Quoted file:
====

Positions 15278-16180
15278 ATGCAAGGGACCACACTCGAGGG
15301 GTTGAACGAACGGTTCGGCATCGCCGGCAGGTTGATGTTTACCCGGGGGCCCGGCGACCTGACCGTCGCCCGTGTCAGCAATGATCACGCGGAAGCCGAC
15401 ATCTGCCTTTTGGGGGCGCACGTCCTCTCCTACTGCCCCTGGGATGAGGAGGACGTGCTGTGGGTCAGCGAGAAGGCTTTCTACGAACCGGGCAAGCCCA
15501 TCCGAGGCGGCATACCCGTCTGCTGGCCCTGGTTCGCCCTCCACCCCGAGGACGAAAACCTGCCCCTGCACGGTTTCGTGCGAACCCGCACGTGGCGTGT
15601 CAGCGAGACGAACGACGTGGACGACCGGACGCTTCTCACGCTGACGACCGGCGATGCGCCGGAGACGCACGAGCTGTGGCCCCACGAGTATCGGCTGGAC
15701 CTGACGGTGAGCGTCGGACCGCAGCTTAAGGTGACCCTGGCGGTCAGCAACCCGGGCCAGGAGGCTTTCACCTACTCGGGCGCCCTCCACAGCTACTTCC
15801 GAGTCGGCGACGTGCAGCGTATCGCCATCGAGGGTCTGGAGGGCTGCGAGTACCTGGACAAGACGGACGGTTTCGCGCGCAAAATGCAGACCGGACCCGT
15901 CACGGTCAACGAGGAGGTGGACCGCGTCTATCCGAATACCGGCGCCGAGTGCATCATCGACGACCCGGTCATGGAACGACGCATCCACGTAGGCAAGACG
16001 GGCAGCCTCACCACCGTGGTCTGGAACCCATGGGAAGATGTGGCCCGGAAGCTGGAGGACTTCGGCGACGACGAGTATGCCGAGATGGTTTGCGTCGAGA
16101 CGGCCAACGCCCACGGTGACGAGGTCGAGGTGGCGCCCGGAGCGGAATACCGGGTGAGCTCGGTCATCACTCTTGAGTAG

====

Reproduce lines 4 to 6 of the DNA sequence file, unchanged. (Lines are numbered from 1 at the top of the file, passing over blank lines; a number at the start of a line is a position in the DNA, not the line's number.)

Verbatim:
15401 ATCTGCCTTTTGGGGGCGCACGTCCTCTCCTACTGCCCCTGGGATGAGGAGGACGTGCTGTGGGTCAGCGAGAAGGCTTTCTACGAACCGGGCAAGCCCA
15501 TCCGAGGCGGCATACCCGTCTGCTGGCCCTGGTTCGCCCTCCACCCCGAGGACGAAAACCTGCCCCTGCACGGTTTCGTGCGAACCCGCACGTGGCGTGT
15601 CAGCGAGACGAACGACGTGGACGACCGGACGCTTCTCACGCTGACGACCGGCGATGCGCCGGAGACGCACGAGCTGTGGCCCCACGAGTATCGGCTGGAC